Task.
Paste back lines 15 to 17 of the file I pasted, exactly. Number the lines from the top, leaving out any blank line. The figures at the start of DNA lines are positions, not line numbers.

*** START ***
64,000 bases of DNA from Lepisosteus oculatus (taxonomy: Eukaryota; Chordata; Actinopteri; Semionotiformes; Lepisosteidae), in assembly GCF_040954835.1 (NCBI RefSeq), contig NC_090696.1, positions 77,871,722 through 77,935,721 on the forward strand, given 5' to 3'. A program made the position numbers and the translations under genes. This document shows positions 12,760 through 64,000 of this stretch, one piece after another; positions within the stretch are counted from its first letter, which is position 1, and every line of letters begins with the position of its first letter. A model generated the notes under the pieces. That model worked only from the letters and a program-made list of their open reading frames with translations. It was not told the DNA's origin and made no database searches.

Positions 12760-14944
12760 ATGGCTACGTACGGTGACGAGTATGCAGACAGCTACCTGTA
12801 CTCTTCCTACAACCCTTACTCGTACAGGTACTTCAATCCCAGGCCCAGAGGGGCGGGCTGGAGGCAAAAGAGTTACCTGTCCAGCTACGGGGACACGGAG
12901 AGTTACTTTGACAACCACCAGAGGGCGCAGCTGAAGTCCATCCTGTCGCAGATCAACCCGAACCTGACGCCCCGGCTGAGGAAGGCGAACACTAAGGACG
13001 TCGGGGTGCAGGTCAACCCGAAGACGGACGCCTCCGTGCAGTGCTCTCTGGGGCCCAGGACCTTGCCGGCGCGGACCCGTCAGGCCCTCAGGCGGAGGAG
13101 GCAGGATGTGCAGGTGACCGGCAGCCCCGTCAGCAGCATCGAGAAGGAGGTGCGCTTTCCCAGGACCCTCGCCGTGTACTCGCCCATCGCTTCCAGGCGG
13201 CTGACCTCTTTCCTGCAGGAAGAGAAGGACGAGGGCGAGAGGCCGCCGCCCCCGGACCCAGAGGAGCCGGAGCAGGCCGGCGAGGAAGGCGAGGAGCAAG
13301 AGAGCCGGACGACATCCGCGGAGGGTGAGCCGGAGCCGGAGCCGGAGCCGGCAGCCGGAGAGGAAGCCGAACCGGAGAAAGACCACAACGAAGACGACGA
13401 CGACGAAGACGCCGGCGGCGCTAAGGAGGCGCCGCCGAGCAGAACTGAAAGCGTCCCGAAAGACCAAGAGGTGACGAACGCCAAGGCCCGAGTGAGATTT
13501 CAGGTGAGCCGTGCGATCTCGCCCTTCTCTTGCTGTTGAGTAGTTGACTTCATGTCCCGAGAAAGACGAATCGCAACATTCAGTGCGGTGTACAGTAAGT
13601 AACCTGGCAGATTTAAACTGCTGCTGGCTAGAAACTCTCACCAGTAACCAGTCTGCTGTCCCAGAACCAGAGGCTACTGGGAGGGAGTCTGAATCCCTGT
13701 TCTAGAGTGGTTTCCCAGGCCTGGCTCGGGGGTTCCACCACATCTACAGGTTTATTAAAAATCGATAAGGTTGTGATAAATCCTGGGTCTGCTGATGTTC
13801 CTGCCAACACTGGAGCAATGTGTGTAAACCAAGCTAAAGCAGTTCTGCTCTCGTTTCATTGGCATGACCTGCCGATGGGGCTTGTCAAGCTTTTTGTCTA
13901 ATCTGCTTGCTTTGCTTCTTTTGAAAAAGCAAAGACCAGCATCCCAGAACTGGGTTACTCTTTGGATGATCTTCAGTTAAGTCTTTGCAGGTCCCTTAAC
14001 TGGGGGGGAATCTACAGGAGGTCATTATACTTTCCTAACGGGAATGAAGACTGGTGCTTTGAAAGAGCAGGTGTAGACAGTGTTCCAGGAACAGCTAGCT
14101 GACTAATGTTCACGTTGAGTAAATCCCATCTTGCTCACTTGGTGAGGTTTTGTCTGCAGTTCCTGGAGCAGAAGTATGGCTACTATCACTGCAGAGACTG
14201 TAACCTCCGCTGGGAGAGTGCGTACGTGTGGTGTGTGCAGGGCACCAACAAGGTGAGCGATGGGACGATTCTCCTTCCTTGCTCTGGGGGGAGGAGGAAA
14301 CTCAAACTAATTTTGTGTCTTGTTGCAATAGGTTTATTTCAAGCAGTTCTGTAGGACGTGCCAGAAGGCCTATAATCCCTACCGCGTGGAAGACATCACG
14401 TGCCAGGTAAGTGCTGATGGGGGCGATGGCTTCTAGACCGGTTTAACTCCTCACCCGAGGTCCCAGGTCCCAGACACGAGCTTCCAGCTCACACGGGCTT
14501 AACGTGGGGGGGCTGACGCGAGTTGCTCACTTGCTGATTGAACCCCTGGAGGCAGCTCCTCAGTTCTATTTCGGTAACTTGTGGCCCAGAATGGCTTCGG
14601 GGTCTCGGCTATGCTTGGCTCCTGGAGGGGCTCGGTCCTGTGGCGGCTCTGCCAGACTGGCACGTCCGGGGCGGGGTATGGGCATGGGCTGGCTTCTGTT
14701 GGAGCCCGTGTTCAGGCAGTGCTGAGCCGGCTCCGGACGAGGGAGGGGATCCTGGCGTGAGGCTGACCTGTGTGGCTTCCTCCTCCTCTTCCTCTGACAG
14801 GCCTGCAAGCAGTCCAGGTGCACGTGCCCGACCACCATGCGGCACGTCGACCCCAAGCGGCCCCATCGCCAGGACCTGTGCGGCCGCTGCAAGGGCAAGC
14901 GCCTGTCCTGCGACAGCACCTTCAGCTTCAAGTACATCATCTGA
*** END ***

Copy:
13901 ATCTGCTTGCTTTGCTTCTTTTGAAAAAGCAAAGACCAGCATCCCAGAACTGGGTTACTCTTTGGATGATCTTCAGTTAAGTCTTTGCAGGTCCCTTAAC
14001 TGGGGGGGAATCTACAGGAGGTCATTATACTTTCCTAACGGGAATGAAGACTGGTGCTTTGAAAGAGCAGGTGTAGACAGTGTTCCAGGAACAGCTAGCT
14101 GACTAATGTTCACGTTGAGTAAATCCCATCTTGCTCACTTGGTGAGGTTTTGTCTGCAGTTCCTGGAGCAGAAGTATGGCTACTATCACTGCAGAGACTG